His blood would probably be tested several times a day for changes in coagulation or inflammation — those might indicate a higher risk of clotting or that his body may be heading into a dangerous “cytokine storm,” which would require more serious interventions. Doctors may run an echocardiogram on his heart once a day to look for signs of a hardening of the walls, which is a known and relatively common issue with covid-19.

But Martin cautioned that there are a few known complications of covid-19 for which there is often no warning or advance notice: strokes or heart failure due to microclots, or a pulmonary embolism from a clot in the legs or other part of the body suddenly moving to the lungs.

“These are things you wouldn’t know are going to happen until they do,” Martin said.

The White House did not respond to specific questions about the equipment and staffing it would provide, but spokesman Judd Deere wrote in an email that “every precaution necessary,” including the use of personal protective equipment, would be taken to protect Trump and staffers “consistent with CDC guidelines and best practices.”

Trump will continue to receive around-the-clock medical care from a state-of-the-art clinic, Deere wrote, and physical access to him would be “significantly limited.”

The degree of monitoring available from medical staff could be important for a patient such as Trump, whose risk factors include his age and weight, and who may be contagious for days to come.

“I think he has to be assumed to be infectious,” said William Schaffner, a professor of infectious diseases at Vanderbilt University Medical School.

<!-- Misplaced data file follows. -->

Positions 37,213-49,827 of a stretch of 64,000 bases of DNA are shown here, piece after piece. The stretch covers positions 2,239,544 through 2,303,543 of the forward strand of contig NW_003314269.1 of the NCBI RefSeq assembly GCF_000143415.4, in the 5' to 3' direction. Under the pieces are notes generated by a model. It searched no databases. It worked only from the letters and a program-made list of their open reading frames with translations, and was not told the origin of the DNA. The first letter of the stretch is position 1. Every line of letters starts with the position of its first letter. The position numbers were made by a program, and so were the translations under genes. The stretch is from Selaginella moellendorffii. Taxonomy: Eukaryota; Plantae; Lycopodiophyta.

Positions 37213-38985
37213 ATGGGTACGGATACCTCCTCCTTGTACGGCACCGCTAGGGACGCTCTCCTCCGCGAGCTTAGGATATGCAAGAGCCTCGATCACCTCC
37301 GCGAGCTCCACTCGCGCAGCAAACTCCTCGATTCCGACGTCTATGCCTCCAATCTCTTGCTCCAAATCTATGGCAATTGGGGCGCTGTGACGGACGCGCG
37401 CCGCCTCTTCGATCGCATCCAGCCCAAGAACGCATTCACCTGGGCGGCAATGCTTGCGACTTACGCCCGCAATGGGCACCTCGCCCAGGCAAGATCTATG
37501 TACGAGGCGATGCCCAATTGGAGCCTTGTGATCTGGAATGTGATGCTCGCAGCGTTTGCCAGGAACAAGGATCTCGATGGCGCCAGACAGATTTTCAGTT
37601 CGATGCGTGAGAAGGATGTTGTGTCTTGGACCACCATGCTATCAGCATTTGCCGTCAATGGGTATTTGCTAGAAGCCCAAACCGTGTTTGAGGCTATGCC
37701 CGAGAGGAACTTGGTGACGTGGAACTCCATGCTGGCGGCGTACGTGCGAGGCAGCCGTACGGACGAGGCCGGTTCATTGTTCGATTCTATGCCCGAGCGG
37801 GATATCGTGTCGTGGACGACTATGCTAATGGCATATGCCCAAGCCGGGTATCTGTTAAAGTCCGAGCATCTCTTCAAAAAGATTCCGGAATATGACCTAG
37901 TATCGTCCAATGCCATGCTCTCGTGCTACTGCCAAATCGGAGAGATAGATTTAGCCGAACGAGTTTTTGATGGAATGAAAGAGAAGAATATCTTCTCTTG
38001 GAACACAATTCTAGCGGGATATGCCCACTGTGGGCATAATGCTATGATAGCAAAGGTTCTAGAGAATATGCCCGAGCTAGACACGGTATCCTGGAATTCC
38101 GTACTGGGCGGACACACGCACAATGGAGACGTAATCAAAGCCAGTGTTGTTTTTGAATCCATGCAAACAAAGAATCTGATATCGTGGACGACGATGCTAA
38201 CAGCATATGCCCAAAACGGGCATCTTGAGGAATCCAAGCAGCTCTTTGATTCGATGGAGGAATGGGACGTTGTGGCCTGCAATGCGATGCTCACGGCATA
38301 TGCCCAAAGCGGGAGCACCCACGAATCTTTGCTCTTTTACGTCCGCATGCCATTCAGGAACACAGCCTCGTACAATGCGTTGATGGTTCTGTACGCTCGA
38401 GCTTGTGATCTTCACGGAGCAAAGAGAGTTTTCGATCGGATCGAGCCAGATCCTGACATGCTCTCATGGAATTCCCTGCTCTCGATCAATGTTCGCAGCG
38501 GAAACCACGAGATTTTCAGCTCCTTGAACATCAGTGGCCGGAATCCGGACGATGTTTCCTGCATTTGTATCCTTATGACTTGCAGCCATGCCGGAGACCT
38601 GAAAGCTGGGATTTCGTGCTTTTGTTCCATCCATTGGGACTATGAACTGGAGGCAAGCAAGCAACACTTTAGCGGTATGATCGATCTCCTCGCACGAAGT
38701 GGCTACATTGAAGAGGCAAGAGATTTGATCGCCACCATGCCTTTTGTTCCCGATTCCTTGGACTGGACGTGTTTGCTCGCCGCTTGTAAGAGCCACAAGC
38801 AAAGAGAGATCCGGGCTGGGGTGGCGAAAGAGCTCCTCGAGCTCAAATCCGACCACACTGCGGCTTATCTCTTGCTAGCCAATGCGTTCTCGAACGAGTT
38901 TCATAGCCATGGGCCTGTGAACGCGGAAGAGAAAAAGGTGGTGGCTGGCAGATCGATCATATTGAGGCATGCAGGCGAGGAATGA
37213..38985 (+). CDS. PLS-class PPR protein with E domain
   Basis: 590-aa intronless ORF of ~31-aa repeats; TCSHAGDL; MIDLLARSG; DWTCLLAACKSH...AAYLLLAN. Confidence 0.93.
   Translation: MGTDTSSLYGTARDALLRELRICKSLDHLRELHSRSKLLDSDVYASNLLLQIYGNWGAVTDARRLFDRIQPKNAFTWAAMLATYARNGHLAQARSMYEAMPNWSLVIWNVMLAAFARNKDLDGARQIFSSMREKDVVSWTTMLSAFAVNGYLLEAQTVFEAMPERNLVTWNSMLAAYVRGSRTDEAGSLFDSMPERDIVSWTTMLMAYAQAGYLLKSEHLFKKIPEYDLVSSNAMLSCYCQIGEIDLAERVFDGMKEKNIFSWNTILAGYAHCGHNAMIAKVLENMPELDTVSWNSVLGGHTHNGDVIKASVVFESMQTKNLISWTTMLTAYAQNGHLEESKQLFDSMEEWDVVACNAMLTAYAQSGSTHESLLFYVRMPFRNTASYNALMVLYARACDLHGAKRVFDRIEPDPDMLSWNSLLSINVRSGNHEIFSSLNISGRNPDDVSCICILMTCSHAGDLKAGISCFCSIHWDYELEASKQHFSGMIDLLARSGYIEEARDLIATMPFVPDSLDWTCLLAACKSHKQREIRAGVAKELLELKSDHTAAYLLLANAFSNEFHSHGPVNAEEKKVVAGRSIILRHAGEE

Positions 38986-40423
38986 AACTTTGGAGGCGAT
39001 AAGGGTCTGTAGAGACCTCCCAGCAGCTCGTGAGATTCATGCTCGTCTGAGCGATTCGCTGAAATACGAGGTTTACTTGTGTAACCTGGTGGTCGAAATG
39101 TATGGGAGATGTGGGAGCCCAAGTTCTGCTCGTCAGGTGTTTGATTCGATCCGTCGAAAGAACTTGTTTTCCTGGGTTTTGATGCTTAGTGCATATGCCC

“We need to know some details — how closely is he going to be monitored?” Schaffner said. “That’s very important. The concern is, though he’s feeling rather chipper, he could still crash.”

In particular, he said, the president faces a potential hazard of developing cardiac problems that could disrupt his heart rhythm or breathing difficulty that could damage his lungs.

Schaffner said one of the metrics of improving health highlighted by the president’s physician Monday — Trump’s lack of a fever for more than 72 hours — could be a byproduct of the fever-suppressing qualities of dexamethasone.

One significant question Trump’s doctors have not addressed is how long they plan to continue giving him the steroid and a cocktail of disease-fighting antibodies, said John W. Mellors, chief of the division of infectious diseases at the University of Pittsburgh School of Medicine.

Mellors said some patients with symptoms similar to those described by the president’s doctors achieve a full recovery. Others feel unwell for weeks or even months, with symptoms that can include fatigue, body aches, shortness of breath, low-grade fever and mental fogginess.

In other cases, the virus can be suppressed temporarily but then come back to cause major damage in the lungs or the heart, or by developing blood clots. Which trajectory any given patient takes “is all emerging” in terms of medical research findings.

The president probably is still contagious, experts said. Conley said doctors were using “advanced diagnostics” to determine “when it’s safe to get around and be around people.”

The real question, Marrazzo said, is why Trump returned.

“Is it a continued theatrical effort to assure us he is well enough to be discharged, or is it that they think he truly improved that quickly and can recover in the comfort of his own home?”